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The Relationship Between Firm Size and Firm Growth in the U.S. Manufacturing Sector

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  • Bronwyn H. Hall

Abstract

This paper investigates the dynamics of firm growth in the U. S. manufacturing sector in the recent past. I use panel data on the publicly traded firms in the U. S. manufacturing sector: from a universe of approximately 1800 firms in 1976, I am able to follow most of them for at least three years, and over half of them from 1972 until 1983. I consider several problems, both econometric and substantive, which exist in analyzing this kind of data: the choice of size measure, the role of measurement error, and the effect of selection (attrition) on estimates obtained from this sample. Using time series methods, suitably modified for panel data (where the number of time periods per observational unit is small), I analyze the behavior of employment over time and find that most of the change in employment in any given year is permanent in the sense that there is no tendency to return to the previous level. Year-to-year growth rates are largely uncorrelated and there is almost no role for measurement error. I find that Gibrat's Law is weakly rejected for the smaller firms in my sample and accepted for the larger firms; Other measures of size produce essentially the same results. Correction for attrition from the sample changes the results somewhat: I use a simple model in which firms leave the sample because they are small and/or undervalued (since many exits are acquisitions) and find that Tobin's Q, the raio of market valuation to the value of the underlying assets of the firm, is a much better predictor of exit probability than size alone (firms with low Q are more likely to exit the sample). When I use this estimate of the probability of exit to control for selection bias, Gibrat's Law is weakly rejected for firms of all sizes and there are significant positive effects on firm growth from both investment in physical capital and R&D expenditures, with R&D having a somewhat higher net effect.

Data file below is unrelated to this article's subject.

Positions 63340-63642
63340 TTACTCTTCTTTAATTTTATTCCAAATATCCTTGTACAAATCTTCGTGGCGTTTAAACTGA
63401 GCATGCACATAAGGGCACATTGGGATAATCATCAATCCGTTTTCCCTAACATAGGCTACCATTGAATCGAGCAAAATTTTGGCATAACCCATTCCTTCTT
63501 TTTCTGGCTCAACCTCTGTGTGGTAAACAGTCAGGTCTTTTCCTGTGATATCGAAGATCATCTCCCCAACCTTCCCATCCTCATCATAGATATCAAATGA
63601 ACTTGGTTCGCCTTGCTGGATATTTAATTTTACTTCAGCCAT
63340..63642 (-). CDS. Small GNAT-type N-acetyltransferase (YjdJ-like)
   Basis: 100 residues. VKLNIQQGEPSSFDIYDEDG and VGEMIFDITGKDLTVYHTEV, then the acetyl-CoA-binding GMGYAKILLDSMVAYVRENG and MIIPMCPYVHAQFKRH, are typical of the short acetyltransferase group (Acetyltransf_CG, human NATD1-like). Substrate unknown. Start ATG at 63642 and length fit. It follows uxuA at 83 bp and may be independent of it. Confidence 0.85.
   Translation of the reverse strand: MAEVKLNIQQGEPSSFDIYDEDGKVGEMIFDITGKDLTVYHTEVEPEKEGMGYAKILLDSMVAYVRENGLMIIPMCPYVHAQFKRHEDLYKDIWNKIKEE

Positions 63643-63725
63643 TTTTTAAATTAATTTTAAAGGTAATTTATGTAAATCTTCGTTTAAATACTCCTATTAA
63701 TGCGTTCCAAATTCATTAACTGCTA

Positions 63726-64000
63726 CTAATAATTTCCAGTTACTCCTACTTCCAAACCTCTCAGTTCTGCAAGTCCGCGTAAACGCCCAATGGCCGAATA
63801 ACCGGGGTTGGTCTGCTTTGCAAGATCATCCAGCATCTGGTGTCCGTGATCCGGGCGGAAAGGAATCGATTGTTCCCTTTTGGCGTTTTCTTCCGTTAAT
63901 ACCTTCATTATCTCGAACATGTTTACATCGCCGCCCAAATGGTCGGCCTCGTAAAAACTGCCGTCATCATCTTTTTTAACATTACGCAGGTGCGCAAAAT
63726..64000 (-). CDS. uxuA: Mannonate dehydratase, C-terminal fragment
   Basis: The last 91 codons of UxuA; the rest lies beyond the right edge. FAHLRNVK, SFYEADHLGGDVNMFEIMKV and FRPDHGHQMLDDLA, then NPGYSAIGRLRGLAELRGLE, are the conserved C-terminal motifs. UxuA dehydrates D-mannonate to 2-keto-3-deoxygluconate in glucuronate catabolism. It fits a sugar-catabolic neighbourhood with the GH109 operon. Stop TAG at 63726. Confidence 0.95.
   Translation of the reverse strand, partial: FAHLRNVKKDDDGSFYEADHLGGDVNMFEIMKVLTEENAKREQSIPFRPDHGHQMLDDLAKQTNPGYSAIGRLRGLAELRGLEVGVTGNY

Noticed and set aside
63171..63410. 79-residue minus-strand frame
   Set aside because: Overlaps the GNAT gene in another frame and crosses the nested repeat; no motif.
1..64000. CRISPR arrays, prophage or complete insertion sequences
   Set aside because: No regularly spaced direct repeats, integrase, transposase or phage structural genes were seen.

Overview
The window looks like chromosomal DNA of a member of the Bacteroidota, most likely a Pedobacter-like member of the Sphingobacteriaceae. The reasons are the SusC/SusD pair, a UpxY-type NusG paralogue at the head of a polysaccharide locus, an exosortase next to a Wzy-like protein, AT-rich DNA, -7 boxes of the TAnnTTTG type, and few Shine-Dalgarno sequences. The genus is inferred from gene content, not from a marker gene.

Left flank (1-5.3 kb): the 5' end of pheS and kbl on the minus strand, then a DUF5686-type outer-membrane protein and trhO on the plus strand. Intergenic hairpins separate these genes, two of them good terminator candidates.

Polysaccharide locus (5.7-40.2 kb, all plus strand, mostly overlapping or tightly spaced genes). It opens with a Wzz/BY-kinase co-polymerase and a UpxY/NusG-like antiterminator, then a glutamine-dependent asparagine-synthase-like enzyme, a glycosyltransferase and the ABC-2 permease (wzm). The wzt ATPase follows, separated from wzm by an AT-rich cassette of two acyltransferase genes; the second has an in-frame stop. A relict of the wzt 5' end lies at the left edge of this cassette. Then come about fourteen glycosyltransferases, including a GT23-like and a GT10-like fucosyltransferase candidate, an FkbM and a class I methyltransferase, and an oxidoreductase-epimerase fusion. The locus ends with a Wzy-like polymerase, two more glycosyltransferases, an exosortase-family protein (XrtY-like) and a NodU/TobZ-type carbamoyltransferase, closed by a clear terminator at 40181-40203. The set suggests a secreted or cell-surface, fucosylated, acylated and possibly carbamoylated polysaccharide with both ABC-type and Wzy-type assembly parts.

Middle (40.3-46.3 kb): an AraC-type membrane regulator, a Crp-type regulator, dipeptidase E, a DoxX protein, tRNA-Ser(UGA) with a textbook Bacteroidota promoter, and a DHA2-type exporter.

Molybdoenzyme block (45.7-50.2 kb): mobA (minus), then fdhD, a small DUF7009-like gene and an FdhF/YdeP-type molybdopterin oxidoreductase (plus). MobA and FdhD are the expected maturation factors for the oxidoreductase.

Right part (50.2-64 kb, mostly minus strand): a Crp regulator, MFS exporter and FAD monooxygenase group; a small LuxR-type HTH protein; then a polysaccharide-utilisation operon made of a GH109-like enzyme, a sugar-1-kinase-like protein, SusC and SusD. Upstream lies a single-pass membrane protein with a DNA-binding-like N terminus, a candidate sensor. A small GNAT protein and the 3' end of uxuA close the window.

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Bibliographic Info

Paper provided by National Bureau of Economic Research, Inc in its series NBER Working Papers with number 1965.

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Date of creation: Jun 1988
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Handle: RePEc:nbr:nberwo:1965

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